JUNE 4, 2010
New Twist To Red Bull Incident
Intrigue is growing surrounding the collision between Mark Webber and Sebastian Vettel which robbed Red Bull Racing of a 1-2 finish in the Turkish Grand Prix.
In the aftermath of the accident, Red Bull Racing's Helmut Marko and other senior team personnel appeared to hold Webber more responsible for the coming-together despite it being Vettel who had made the obvious driving error.
From the reaction it was easy to infer that despite Webber having led the race for the first 40 laps, it was Vettel who the team believed should be taking the 25 points maximum score.
The only way in which it made sense for Webber to be shouldering any responsibility for the accident was if an instruction had been made for the Australian to allow Vettel to pass. The team always denied this, however, and on Tuesday, Red Bull's PR department issued its own Q&A with team principal Christian Horner.
In it, Horner states: "Neither driver was given any instruction to change position. There are no team orders within Red Bull Racing other than that the drivers should race each other with respect."
Two days later, however, the British magazine 'Autosport' published its report of the race. Its Grand Prix editor, Mark Hughes, wrote: "Going into lap 40 team boss Christian Horner instructed Webber's engineer Ciaron Pilbeam to tell Webber to allow Vettel past. Pilbeam could not bring himself to pass the message on."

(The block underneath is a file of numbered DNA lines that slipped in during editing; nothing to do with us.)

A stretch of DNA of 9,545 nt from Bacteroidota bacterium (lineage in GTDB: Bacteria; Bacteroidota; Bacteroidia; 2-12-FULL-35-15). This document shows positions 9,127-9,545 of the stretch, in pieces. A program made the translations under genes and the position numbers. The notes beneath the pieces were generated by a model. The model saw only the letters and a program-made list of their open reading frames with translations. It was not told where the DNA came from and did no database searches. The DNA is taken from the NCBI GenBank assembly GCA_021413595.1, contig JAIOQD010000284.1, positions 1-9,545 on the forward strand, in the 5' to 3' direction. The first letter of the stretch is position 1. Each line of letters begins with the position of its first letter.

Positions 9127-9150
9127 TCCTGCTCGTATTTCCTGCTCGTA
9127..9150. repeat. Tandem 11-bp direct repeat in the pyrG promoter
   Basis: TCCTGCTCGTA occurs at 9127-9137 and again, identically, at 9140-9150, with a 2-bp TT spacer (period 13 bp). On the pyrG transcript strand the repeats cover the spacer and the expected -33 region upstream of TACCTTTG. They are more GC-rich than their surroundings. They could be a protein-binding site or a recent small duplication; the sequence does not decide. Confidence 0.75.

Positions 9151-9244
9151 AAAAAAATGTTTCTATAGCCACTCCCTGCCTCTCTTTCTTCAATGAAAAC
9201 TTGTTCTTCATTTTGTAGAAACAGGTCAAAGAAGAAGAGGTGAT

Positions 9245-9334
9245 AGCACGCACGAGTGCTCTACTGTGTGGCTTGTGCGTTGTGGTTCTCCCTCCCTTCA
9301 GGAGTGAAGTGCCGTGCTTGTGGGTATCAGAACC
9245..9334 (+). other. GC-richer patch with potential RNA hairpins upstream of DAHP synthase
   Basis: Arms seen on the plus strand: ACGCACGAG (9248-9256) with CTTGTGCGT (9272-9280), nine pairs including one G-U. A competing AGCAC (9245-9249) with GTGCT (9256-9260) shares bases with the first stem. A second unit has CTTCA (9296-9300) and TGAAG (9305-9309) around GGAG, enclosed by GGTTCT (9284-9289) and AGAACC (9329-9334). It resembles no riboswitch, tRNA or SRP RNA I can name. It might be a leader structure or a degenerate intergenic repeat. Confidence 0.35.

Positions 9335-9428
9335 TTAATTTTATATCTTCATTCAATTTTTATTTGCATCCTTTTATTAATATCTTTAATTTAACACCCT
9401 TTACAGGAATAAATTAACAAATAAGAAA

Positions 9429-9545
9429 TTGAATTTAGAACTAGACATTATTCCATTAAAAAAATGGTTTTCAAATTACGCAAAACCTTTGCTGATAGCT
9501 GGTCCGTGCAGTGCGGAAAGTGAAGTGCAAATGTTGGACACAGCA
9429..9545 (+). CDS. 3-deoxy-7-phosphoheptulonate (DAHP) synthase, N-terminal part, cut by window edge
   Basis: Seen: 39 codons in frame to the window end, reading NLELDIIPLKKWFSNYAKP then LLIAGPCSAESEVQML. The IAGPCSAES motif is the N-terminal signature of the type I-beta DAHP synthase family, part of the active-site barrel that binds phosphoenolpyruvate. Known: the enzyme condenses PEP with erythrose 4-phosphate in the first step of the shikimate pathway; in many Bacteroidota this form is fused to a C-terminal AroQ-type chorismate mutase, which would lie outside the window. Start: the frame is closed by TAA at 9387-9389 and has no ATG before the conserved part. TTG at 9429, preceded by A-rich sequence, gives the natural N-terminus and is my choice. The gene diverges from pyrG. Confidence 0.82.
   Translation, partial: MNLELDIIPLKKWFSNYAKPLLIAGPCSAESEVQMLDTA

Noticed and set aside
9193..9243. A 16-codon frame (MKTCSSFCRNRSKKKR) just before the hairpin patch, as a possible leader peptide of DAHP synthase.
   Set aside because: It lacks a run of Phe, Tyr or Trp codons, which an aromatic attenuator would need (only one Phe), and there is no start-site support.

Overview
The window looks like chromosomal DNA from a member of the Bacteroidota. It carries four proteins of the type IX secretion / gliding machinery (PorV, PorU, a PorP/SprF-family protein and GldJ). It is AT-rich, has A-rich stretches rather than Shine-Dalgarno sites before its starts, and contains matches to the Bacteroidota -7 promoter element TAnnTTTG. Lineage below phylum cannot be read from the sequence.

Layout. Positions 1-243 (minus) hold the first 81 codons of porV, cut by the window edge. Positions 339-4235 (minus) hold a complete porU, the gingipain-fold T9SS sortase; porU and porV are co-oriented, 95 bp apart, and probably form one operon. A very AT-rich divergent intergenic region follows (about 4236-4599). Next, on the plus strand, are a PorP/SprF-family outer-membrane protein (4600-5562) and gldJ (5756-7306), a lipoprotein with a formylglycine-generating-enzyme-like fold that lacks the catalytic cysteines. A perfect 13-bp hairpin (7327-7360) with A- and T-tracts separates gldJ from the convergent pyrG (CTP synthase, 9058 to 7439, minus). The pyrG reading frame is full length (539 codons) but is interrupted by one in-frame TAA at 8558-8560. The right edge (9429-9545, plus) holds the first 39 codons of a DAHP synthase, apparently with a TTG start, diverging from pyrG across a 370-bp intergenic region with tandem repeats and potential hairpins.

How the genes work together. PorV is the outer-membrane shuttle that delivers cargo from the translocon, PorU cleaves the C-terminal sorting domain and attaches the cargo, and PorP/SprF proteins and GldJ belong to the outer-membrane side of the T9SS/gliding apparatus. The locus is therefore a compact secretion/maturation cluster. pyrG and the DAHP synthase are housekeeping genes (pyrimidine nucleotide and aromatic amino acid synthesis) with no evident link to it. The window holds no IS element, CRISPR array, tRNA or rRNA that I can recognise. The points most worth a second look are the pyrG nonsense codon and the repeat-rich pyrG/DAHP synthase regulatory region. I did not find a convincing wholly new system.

The magazine was published on the very day that the two Red Bull drivers met with Horner, Helmut Marko and Adrian Newey in Milton Keynes to have discussions that, it is claimed, were 'positive' and drew a line under the incident, although pointedly neither driver admitted responsibility.
Elsewhere, Autosport speculated that it might suit Marko's political agenda for Pilbeam to be sidelined as a scapegoat for the incident, although if this was to happen it would hardly foster the 'strong team spirit' that Red Bull claims and would no doubt go down like a lead balloon with Webber...
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